Last week, Kennedy travelled to the Solomon Islands with her 30-year old son, Jack Schlossberg, to recreate part of the famous 1.2-kilometre swim her father made in 1943 when his navy ship was rammed and sunk by a Japanese destroyer.

Again, the personal is geopolitical: as in WWII, the Solomons is playing a pivotal role in a great power competition, this time between the US and China. During her visit, Kennedy met in Honiara with the mercurial Prime Minister Manasseh Sogavare, who has alarmed Western leaders by praising Beijing and signing an expansive security pact with China. She says she emerged from the meeting assured that Sogavare wants to deepen ties with the US and Australia.

Caroline Kennedy, the US ambassador to Australia, and her son Jack Schlossberg on their visit to the Solomon Islands last week. Credit: Instagram

During her travels, Kennedy says she has been struck by the depth of affinity between the US and Australia, but there’s no doubt her country has suffered major brand damage in recent years. A Pew Research poll released this year showed that 47 per cent of Australians have an unfavourable view of the US, the highest of the 23 democracies surveyed besides Hungary. The possibility of a Donald Trump return to the White House looms over the alliance, fuelling questions about how dependable a partner the US will be in the long term.

“I don’t think we are an unreliable ally,” Kennedy insists.

“I think there’s a lot of drama and attention and certainly we’re heading into an election year. But if you look at the underlying trends … America has been and will remain a reliable ally. We are engaged in increasing our engagement in this region. So I’m confident that Australia should be able to count on us.”

So should Australians feel relaxed about a future Trump presidency?

“Well I don’t know if relaxed is the right word,” she says. “But in terms of our foreign policy there’s bipartisan support, everyone in the US Congress, everyone in the US, loves Australia, appreciates Australia.”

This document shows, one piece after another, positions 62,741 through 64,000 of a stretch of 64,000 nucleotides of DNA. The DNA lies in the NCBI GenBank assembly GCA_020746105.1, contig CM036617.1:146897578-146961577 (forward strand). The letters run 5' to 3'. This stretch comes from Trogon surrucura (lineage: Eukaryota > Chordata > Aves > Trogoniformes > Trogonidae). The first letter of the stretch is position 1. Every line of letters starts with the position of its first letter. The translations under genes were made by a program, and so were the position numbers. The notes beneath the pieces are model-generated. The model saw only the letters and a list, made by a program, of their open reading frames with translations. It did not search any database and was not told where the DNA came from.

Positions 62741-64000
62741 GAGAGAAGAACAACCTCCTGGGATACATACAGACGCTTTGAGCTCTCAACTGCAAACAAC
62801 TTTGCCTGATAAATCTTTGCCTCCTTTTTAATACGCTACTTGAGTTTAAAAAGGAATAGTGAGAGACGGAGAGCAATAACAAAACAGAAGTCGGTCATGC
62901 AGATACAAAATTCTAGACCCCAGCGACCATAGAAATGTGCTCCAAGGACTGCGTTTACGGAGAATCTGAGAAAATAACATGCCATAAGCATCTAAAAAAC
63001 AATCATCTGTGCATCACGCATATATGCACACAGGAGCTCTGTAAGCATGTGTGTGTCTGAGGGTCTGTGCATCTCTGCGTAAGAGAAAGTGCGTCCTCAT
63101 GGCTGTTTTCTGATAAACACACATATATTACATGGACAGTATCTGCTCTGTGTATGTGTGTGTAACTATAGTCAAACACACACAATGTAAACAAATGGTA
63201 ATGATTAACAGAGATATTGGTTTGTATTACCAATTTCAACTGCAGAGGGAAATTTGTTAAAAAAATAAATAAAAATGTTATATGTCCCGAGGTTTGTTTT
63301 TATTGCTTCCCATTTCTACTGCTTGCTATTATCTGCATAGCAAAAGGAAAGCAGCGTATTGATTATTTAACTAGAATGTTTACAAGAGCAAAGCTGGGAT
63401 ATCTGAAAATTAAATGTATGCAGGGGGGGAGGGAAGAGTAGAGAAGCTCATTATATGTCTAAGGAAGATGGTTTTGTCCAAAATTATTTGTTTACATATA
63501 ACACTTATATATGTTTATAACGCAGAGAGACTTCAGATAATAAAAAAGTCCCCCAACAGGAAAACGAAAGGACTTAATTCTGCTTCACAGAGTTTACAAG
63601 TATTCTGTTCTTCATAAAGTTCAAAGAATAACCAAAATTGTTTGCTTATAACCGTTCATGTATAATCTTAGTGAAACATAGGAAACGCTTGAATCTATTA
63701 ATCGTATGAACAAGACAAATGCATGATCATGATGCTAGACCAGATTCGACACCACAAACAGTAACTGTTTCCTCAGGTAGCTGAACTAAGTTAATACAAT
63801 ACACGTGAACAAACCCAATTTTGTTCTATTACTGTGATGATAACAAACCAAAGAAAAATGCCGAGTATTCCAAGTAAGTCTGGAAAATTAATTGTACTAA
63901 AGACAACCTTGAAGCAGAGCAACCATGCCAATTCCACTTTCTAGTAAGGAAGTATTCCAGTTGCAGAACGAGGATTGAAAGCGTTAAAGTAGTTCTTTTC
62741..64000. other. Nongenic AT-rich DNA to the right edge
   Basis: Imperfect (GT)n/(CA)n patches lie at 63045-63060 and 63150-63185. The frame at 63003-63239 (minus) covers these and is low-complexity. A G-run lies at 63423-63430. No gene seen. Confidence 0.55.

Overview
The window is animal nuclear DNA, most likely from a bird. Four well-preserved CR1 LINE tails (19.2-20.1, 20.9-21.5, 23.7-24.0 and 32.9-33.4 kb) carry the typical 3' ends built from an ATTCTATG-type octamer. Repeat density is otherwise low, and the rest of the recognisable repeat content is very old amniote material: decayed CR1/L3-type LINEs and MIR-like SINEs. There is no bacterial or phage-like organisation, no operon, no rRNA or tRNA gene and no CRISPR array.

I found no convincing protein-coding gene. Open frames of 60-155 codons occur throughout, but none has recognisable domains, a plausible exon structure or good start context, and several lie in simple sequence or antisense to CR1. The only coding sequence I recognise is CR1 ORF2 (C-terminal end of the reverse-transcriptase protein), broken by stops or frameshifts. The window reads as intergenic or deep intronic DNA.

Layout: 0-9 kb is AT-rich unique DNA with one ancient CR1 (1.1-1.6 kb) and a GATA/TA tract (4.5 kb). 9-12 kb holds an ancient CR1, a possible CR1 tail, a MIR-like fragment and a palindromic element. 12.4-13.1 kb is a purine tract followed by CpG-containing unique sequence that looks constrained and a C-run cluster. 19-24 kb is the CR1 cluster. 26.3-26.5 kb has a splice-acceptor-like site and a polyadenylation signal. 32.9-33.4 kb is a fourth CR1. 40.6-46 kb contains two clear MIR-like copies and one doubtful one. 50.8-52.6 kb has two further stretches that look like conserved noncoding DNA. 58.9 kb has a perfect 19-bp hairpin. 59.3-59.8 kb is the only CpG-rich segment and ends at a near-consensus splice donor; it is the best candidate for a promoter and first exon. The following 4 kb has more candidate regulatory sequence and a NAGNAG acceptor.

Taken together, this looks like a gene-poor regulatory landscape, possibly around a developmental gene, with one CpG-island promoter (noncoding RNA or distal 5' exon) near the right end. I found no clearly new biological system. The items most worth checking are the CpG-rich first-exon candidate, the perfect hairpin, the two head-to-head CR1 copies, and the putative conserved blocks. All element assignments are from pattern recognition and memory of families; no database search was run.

Kennedy’s cousin Robert – a prominent proponent of anti-vaccine misinformation – is running against Biden for the Democratic Party’s presidential nomination. As a diplomat, Kennedy says it would be inappropriate for her to offer personal views on political candidates (her son Jack was more forthright in a recent video filmed in Australia, blasting his relative’s presidential campaign as an “embarrassment” and a “vanity project”). Still, there’s no doubt about who she is supporting.

Kennedy made a surprise guest appearance at the Summernats car festival in Canberra in January. Credit: Instagram

Reflecting on the Fox News portrayal of Biden as doddering and infirm, Kennedy grows animated in defence of her longtime friend. Describing Biden as an “absolute master” of the US political system, Kennedy points to his ability to pass bipartisan legislation on infrastructure, green energy and semiconductor production.

“I think President Biden has done an incredible job,” she says. “He ended our longest war, he beat Donald Trump by more than 5 million votes … our economy is stronger than any other. I think that the achievements of his presidency are really historic.”

Much of Kennedy’s tenure will be focused on deepening US-Australia military co-operation and bedding down the AUKUS pact, including the transfer of nuclear-powered submarines. Kennedy says she has been personally involved in efforts to grant Australia priority access to US defence technology, and is hopeful Congress will pass export control legislation by the end of the year.

“I’m here to advance the president’s agenda, and it’s a really full agenda,” she says. As for procuring a shitbox and the embassy sheep, that remains to be seen.